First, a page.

Just over a couple of years ago Illuminations worked with the Shakespearean London Theatres research project (ShaLT) to produce a clutch of performance videos and interviews about early modern theatre. One of these, which is embedded below, is concerned the playwright John Lyly, who wrote a clutch of brilliant comedies in the 1580s and early 1590s just before the first stagings of Shakespeare’s plays. Dr Andy Kesson, author of John Lyly and Early Modern Authorship, is one of those interviewed in the film, and he is now leading his own research project, Before Shakespeare, about the beginnings of London’s commercial theatre between 1565 and 1595. And with timing that could be considered foolhardy or a bold statement of intent, given how it has been all-but impossible recently to ignore Will, Before Shakespeare has just launched its website and blog.
Before Shakespeare is addressed to the question of how it was that public playhouses first opened in London just after the middle of the 16th century. As the Before Shakespeare website asks, ‘Were these playhouses the first purpose-built, regular spaces for performance in Europe since the Roman Empire, and what might this mean?’ The project aims to bring together original scholarly work on this topic with performance explorations in workshops with Shakespeare’s Globe and the group The Dolphin’s Back.
As Andy Kesson writes in the project’s first post on its blog:
We’re very excited to be rethinking the start of public theatre in Britain, and equally aware of the pitfalls of doing so. There will be people reading that last sentence and wanting to point out the wealth of publicly-available drama in Britain in the Roman and medieval periods, but our focus is on the playhouses that open in and around London in the second half of the sixteenth century. Those playhouses feel new in their architectural specificity, their sheer number, their investment in the problem of how you make money from a building primarily devoted to performance and how you entertain thousands of people with fictional or semi-fictional stories. Above all they feel new in their position in the class structure of their time: these buildings and the playing companies are run by working people trying to pull in other working people to come and see their shows.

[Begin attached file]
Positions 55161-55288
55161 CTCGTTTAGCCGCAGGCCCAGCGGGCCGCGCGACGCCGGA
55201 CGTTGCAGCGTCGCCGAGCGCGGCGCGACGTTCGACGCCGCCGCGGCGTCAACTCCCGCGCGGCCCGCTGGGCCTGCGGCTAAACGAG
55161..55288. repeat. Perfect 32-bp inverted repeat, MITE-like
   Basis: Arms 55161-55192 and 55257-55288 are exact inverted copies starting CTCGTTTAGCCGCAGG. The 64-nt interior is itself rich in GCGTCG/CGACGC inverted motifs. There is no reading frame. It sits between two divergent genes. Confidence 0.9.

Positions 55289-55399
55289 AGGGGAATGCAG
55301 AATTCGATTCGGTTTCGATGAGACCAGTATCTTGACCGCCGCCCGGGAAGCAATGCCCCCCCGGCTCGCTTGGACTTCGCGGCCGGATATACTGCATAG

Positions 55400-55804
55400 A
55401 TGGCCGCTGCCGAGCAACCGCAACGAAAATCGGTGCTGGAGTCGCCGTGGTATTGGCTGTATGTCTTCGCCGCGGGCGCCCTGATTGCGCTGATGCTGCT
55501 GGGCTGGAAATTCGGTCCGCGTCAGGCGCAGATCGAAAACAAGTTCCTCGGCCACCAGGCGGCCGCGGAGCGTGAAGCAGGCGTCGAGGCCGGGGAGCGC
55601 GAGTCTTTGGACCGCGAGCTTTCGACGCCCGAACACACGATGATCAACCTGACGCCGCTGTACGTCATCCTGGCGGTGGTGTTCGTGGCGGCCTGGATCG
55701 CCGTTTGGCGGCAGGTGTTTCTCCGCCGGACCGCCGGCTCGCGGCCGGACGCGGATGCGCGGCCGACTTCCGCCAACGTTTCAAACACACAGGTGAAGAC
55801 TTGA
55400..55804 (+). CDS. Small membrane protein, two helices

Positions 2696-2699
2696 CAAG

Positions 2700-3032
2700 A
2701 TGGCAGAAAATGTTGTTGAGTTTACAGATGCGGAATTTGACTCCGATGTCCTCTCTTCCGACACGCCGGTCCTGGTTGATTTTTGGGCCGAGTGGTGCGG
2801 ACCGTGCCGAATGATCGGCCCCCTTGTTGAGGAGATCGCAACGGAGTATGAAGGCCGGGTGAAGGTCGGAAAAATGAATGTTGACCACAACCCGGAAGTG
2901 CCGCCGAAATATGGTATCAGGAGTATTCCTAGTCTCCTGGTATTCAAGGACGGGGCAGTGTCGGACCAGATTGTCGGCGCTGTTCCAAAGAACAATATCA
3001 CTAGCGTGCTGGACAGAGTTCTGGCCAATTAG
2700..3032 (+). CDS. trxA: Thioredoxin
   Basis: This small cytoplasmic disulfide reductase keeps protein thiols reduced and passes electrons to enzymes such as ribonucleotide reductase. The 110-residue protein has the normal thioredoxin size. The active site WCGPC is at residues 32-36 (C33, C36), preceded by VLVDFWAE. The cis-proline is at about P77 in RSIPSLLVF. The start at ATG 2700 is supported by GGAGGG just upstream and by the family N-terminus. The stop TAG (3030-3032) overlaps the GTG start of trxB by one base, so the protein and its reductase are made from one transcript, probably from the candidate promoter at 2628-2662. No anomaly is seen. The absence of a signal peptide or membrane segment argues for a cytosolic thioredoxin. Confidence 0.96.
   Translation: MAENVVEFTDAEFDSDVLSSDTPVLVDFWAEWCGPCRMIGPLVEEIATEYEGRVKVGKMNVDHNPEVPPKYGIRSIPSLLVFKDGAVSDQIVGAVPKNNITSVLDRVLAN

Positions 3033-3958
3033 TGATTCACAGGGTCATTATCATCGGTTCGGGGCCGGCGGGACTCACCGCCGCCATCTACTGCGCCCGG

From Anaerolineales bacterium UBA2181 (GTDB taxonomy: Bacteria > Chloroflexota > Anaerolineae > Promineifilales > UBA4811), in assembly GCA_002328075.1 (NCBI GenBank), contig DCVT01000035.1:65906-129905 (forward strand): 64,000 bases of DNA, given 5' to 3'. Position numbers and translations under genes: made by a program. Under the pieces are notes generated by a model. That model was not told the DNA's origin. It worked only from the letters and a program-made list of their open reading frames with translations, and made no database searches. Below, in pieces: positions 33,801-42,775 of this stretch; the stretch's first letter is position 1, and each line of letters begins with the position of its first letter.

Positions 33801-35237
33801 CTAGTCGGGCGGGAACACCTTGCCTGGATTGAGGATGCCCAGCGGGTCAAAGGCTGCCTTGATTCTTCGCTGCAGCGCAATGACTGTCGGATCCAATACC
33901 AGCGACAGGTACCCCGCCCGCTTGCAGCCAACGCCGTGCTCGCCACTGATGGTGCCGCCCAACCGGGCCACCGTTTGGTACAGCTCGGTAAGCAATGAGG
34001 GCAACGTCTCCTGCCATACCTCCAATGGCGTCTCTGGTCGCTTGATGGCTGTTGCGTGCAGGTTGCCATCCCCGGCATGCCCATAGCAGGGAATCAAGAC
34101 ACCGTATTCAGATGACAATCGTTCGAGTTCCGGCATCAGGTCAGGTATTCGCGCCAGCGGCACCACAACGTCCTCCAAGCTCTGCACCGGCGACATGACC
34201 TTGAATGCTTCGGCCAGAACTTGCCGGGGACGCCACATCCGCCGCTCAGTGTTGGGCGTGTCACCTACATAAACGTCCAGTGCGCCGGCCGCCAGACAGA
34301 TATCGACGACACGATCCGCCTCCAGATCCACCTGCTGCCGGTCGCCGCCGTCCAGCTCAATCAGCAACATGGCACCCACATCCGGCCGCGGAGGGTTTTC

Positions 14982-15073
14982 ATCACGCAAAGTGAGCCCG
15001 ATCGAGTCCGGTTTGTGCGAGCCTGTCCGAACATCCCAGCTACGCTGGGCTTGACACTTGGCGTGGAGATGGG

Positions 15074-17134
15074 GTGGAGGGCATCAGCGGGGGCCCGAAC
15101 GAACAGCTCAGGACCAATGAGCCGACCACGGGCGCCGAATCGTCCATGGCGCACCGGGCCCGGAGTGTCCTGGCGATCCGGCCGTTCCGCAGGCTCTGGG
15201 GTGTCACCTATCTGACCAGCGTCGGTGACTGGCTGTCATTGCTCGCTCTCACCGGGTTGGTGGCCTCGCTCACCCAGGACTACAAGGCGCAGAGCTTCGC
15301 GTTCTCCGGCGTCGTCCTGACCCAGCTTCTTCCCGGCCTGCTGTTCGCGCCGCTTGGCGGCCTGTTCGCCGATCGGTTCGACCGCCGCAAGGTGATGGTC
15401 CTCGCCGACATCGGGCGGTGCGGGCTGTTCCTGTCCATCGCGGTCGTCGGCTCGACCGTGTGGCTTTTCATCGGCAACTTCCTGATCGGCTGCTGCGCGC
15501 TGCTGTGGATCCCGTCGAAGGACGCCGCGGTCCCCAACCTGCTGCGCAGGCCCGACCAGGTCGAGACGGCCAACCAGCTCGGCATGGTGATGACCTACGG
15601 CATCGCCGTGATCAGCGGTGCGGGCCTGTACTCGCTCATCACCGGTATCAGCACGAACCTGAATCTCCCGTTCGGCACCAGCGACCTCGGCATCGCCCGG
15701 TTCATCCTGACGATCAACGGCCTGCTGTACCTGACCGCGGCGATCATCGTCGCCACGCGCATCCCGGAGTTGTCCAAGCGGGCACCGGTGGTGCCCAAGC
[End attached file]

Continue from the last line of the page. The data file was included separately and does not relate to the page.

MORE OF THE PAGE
Online already is a lengthy list of plays of the period (The Jig of Averted Adultery, anyone?), a detailed bibliography and a rich and rather fascinating timeline of the first theatres. There is much to discover here and we look forward to seeing the project tackle this over the coming months. But as Andy Kesson explains – aware of his modestly polemical tone – one of the reasons why this subject has not been explored before now as rigorously as it might have been is the ‘problem’ of Shakespeare:
Shakespeare has come to stand for – and stand in front of – the playhouses, which is a shame since they were always more important than him, both culturally and historically. He has effaced that which made him possible. When we celebrate Shakespeare, we often celebrate things which are characteristics of the drama of his time, mistaking them as distinctively his. When we celebrate Shakespeare, we often overlook aspects of his work which are weirdly repetitious, conservative or retrograde. When we celebrate Shakespeare, we often overlook the more challenging creative decisions taken by his contemporaries. Shakespeare wrote at a time when some playwrights filled their work with female characters, or wrote about contemporary London life, or celebrated working people, or repeatedly risked imprisonment in order to encourage audiences to think about democracy or free speech or aristocratic abuses. You wouldn’t necessarily know any of that simply from reading or performing Shakespeare’s work. Shakespeare offers us an impoverished view of the London playhouses, and we should surely want to challenge that situation.
You can keep up to date with Before Shakespeare by following @B4Shakes, and I don’t doubt that performance explorations of Lyly’s plays will be featuring there before long. So to give you a sense of the joys of the theatre of the 1580s, here is the ShaLT film, directed by James Wallace of The Dolphin’s Back, of part of Act III, Scene 4 of John Lyly’s Sapho and Phao.